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Who killed Stephen Lawrence? TheaterFIRST puts ‘Justice’ on trial

By Robert Hall, Special to the Daily Planet
Saturday May 18, 2002

Some news stories that may seem too small to thrive, actually grow to haunt a culture. In this country the Jon Benet Ramsey murder lives on in seemingly endless permutations, while the shame and scandal of Stephen Lawrence’s death plagues England nearly a decade after the bloody act. 

And who was Stephen Lawrence? A black teen living in Eltham, South London, he was struck down by a gang of white youths in 1993 while he was innocently waiting for a bus. Were his stabbing, and the botched police probe that followed it, racist? Is merry England the home of a decidedly un-merry hate? 

The Crown Prosecution Service dropped the case within months, but the boy’s determined parents refused to be silenced. Why had the police treated them so contemptibly? Had authorities willfully sabotaged the investigation? “The police just didn’t want to dirty their hands with a black man’s death,” the bereaved mother insisted, and though the Crown persisted in claiming insufficient evidence, widespread outrage grew. 

After five years a public inquiry was held. 

That inquiry is now a play. Richard Norton-Taylor, of London’s “Guardian” newspaper, condensed thousands of pages of testimony into “The Colour of Justice.” His rousing docu-drama won awards in England. Now East Bay audiences can experience it in TheaterFIRST’s ambitious staging.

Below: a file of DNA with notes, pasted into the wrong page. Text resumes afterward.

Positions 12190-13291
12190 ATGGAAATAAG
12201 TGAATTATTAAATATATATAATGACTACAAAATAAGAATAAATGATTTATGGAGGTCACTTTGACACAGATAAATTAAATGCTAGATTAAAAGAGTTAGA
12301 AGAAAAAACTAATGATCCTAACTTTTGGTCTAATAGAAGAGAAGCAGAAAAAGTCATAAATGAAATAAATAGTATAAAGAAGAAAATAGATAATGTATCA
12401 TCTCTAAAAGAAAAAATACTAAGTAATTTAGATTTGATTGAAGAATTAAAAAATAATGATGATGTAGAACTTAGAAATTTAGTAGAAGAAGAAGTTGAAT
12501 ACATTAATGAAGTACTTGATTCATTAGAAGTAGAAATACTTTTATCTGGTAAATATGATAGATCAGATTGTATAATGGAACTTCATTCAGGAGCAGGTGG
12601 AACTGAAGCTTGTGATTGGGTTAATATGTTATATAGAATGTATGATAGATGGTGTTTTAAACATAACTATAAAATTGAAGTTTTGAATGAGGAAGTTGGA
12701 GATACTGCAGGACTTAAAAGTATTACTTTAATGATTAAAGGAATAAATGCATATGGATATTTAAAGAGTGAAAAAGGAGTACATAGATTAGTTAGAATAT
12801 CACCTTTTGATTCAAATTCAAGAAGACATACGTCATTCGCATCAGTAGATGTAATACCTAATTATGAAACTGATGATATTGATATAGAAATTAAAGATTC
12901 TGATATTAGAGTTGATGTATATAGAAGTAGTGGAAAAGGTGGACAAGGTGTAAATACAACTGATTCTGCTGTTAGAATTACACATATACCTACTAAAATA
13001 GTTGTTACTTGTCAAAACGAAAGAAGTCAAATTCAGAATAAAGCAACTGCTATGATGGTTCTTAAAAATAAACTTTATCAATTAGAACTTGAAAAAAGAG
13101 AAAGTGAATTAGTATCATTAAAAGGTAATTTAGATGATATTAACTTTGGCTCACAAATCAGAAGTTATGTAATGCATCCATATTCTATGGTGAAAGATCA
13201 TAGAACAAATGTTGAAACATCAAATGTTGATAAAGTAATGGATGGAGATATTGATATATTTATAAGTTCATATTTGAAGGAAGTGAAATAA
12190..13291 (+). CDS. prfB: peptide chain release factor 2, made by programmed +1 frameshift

And what ambition! In these tough times TheaterFIRST has found the resources to assemble 30 actors, representing six continents, to flesh out the tale. Further, as a commitment to what the Lawrence story represents, it’s redistributed the roles to give women half. 

The production starts out with a bang: the chase and murder reenacted in a starling explosion of violence. We in the audience are then led into an improvised courtroom, where we sit in judgment. The staging of the inquiry is imaginative and vivid. Played out on a bare wooden floor with minimal props – chairs, tables, a hospital gurney, golf clubs, flashlights – it has all the aspects of courtroom drama, with the added punch of dramatic collage. 

At one point the dead boy’s father rises before us to murmur about his son: “He hoped to be an architect.” His mother shows up, too: “I want Stephen to be remembered as a young man with a future.” We witness years of police obfuscation, and we see the devastating moment of Stephen’s death on a London pavement at night, when a white Samaritan holds his head in her lap, whispering, “You are loved.” 

“The Colour of Justice” is charged political theater. Like “The Laramie Project,” it tells a true story in ritualistic style, rearranging, heightening, leaving us to sort out truth and blame. It lasts a little long – it can be repetitive, with dead spots – and its bias is never in doubt, but these are minor flaws in a stirring staging. 

Produced by Clive Chafer, the show features sharp lighting by Michael S. Burg, and equally effective sound by Greg Scharpen. The remarkable ensemble of actors shows wit and verve. 

Director Randall Stuart has said, “I have been changed by getting to know Stephen.” Perhaps you’ll be changed, too.